Meaningful Punk Rock (The Restored Version)
Written: Nov 7, 2002 (Updated Apr 8, 2006)
a Very Helpful Review
by the Epinions community
The Bottom Line: So, I guess that's it for this constantly preaching, ranting album- good lyrics, good music, and overall, a great album.
I've had the Offspring's Americana for about four years now, thinking as far back as I can remember. When the album was purchased, I was so young, I couldn't really take it that seriously- I mean, how old was I? 11? 12? At an age like that, you can probably guess I wasn't much into the political and domestic themes in the album. I was completely oblivious to them. To me, all this album was a forty-minute long CD of nothing except punk rock riffs and a slightly annoying singer. Then, about a year ago (when my original review was written), I started to get into the (theological?) stuff, and I looked at the album in a completely different way. Damnit, now I'll have to turn off Weezer to listen to it again.
Americana is titled perfectly. Every song in the album is about America's problems, in which there are a lot. On the cover you what is basically the introduction to the record, showing a little boy on a swing, holding a horrid bug and smiling. A little tentacle is on the side. In red letters, you see "Americana." This is a metaphor. The little boy represents innocence, they bug represents evil, and the tentacle represents America, which handed the little boy the bug.
Open the little booklet up to see a scarecrow falling into the tentacles. Basically he is falling into America and it's little evils. This accompanies the song, "Have You Ever", which is pretty good and talks about losing yourself to pressure. Aside from the odd introduction to this CD (which I will disregard for its stupidity), this is a pretty good way to kick things off- very nice rock riffs and lyrics:
Have you ever walked through a room
But it was more like the room passed around you
Like there was a leash around your neck that pulled you through
Have you ever been at someplace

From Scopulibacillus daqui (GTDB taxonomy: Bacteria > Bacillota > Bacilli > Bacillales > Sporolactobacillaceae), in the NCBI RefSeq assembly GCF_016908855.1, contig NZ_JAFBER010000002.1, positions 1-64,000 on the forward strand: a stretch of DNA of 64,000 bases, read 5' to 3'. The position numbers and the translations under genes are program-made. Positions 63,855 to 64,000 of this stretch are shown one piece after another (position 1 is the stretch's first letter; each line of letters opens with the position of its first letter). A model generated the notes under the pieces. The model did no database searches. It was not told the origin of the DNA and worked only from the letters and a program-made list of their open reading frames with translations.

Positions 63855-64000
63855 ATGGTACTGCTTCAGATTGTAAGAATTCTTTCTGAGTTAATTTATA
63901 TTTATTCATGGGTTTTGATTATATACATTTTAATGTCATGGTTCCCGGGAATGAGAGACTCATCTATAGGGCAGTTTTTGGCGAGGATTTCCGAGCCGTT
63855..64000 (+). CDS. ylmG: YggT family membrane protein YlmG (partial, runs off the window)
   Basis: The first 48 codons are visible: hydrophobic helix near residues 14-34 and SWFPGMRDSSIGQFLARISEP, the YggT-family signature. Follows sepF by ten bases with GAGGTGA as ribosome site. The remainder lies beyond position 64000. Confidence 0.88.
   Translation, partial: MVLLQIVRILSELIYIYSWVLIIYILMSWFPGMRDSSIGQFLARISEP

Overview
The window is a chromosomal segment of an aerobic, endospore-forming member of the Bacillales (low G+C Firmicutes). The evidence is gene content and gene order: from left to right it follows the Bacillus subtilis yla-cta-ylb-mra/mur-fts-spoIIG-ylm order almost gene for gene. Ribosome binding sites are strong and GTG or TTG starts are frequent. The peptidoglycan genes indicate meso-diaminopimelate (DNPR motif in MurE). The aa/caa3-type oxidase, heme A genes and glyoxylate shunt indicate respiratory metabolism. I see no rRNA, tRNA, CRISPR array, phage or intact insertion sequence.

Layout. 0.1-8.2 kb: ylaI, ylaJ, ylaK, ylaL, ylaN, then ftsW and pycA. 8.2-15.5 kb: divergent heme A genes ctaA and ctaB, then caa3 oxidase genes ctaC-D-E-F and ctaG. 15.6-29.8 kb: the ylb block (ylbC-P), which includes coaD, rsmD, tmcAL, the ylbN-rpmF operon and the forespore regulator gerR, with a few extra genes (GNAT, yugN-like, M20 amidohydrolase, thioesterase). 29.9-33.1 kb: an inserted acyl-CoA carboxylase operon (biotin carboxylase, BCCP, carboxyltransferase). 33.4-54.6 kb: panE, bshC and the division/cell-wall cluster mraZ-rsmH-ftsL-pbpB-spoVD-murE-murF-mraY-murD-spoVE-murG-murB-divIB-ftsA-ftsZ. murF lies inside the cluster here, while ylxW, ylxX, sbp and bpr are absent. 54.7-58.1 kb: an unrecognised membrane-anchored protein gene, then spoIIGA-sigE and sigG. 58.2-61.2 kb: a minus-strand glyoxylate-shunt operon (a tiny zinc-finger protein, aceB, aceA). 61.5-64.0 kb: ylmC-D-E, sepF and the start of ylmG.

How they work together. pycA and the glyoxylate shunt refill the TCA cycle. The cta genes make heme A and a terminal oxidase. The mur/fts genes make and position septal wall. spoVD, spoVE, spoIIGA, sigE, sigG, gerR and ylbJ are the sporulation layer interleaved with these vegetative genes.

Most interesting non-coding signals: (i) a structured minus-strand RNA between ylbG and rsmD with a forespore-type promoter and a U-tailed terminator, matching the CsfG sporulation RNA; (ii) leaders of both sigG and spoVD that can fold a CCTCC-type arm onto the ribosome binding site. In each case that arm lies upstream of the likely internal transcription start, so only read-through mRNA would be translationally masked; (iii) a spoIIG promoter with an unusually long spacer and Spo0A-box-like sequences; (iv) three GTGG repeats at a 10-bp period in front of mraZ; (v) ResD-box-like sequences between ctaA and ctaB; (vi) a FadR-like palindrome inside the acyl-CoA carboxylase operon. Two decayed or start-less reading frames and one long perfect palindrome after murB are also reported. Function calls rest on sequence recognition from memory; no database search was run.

Recognizing everybody's face
Until you realized that there was no one there you knew
Well I know
Some days, my soul's confined and out of mind
Some days, I'm so outshined and out of time
Have you ever
Falling, I'm falling
Somehow, they ring out very powerfully, with the background singers going, "Falling, I'm falling..." and what not.
On the next page you see a man driving with sweat pouring down his face, and a bullet headed towards him. This is for Staring at the Sun, which is fast and furious, and along with most of the songs on this album, alive. This album has an confidence to it that you notice right away... anyway, "Staring at the Sun" talks about how too much of life is spent surviving, and not enough being alive, and it's definitely likable for its riffs, despite the fact that it is a small song.
Following this is the radio hit Pretty Fly, which most people sadly take as a joke, when it is about some moron who tries to be cool when he should really be himself. I love this song for how fun it is, and for how serious it is at the same time- there are seriously too many wanna-be losers in the world, and I think we're all sick of them...
You know it's kind of hard
Just to get along today
Our subject isn't cool
But he fakes it anyway
He may not have a clue
And he may not have style
But everything he lacks
Well he makes up in denial
The Kids Aren't Alright, which is about neighborhood problems, is quite chilling, and is accompanied by a little boy about to pick up a gun. It's really powerful, and it feels a bit like Weezer's Pinkerton... a lot of emotion is put into it, and you can sense this immediately. The lyrics also help with the mood of a destroyed town-
When we were young the future was so bright
The old neighborhood was so alive
And every kid on the whole damn street
Was gonna make it big and not be beat
Now the neighborhood's cracked and torn
The kids are grown up but their lives are worn
How can one little street
Swallow so many lives